For every rational cause you can guarantee there will be someone who tries to pursue it in a crazy and counter-productive manner. A Cambridge school caretaker has just been gaoled for sending letter bombs in protest against the surveillance state. Quite how he thought it might help is obscure; there is no Bakhuninite theory of precipitating revolution on offer, nor the intimidation/revenge motive of animal-rights terrorists. Perhaps he is a product of what the LM people identify as “therapeutic culture” and believes (compare Mr Blair) that strength of feeling is truth, and demonstrating the strength of one’s feelings by hurting others – a Big Howl – is persuasive.
All of which is by way of introduction to the strangest point in the whole affair: the post trial commentary from the officer in charge of the investigation. This is becoming a standard feature of any notorious case, one which I dislike intensely. I think the job of the police is to investigate crime disinterestedly, and they should not have a say in or comment on the process of the courts, any more than they should prejudice the position of suspects beforehand.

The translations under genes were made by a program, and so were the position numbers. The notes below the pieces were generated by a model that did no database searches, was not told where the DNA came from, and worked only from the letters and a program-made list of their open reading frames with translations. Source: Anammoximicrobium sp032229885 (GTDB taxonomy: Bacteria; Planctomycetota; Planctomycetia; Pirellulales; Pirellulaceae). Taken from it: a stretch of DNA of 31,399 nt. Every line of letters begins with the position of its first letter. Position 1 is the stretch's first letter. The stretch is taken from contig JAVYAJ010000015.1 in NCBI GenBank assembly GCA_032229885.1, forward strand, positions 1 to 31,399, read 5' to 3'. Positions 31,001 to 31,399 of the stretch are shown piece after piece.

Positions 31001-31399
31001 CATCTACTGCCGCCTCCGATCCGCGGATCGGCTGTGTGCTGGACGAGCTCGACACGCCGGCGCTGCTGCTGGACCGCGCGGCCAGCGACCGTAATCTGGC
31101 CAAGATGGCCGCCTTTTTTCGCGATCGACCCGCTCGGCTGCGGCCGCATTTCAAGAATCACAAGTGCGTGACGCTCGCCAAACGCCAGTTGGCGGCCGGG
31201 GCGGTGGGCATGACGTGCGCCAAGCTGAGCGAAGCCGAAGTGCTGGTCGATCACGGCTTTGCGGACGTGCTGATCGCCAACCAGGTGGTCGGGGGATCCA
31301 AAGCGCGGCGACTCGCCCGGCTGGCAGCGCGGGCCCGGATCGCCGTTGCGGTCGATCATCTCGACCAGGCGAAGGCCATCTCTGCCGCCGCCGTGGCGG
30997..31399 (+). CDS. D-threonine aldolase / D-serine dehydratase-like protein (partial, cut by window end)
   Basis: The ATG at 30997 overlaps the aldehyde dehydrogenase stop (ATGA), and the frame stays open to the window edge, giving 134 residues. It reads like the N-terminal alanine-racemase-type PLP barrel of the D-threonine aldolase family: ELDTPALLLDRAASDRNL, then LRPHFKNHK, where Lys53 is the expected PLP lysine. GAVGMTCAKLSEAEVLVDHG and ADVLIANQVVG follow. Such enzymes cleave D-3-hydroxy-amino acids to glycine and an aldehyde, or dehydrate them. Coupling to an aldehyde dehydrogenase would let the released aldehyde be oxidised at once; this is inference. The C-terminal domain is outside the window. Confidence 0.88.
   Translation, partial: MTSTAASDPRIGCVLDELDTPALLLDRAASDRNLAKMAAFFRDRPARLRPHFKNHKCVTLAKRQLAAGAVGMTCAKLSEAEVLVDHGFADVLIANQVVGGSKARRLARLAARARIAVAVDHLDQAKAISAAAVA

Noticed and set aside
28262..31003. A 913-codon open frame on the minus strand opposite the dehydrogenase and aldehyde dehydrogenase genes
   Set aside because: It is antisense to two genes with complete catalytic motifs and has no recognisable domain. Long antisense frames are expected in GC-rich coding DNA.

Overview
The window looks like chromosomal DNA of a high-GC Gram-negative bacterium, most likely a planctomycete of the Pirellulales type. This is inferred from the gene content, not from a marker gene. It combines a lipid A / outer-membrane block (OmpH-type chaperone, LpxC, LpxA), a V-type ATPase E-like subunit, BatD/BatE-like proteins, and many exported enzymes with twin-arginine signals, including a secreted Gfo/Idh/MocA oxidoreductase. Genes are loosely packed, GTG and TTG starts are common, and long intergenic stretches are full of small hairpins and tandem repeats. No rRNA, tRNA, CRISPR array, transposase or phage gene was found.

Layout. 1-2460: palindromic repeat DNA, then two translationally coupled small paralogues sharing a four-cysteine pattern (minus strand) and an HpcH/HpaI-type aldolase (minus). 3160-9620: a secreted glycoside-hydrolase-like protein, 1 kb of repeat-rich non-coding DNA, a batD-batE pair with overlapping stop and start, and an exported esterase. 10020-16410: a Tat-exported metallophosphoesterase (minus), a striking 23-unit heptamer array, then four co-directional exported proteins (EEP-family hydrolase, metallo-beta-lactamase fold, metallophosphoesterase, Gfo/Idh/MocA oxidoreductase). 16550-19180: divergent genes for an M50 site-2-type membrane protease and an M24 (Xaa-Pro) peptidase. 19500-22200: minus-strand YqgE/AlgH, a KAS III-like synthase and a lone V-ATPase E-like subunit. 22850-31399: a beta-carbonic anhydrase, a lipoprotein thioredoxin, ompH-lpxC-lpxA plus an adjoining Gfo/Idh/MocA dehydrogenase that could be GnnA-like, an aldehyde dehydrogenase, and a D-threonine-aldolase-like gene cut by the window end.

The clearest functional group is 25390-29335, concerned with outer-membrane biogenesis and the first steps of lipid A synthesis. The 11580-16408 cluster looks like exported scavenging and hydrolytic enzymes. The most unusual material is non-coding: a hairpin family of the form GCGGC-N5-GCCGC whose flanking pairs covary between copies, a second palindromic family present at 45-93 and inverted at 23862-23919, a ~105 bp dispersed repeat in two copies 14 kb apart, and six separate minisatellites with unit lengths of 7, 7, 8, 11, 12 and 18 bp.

Detective Superintendent George Turner, from Thames Valley Police, said of the criminal,
“He utilised his interests in anarchy, terrorism and explosive devices in support of his political views.”
Let us be clear. This is not a slip of the tongue. It is a pre-prepared statement, given out in a press release to be reproduced verbatim.
How could an interest in anarchy (which does not seem to have been made out in any account I have read, and I would be grateful to be pointed to the evidence) have utility in bombing people? It might, just, provide motivation, although there are lots of pacifist anarchists and few violent nihilists, but practical assistance?
And “in support of his political views”? No, quite back-to-front. His crimes were in (mistaken) pursuit of his political views. There is a worrying muddling of means and ends there. What Cooper did was wrong; it does not support his views in the slightest. The criminality is founded in his intent to damage property and injure people. But we are left with the impression that the views are the mens rea.
Except I do not think he should be making it at all, I would have no quarrel with D-Supt Turner’s prepared statement had it said:
“He utilised his interests in terrorism and explosive devices in support of a politically motivated criminal plan.”
What he actually said is a disturbing glimpse of an official mind-set in which non-conformity and violence, dissent and criminality, are confounded.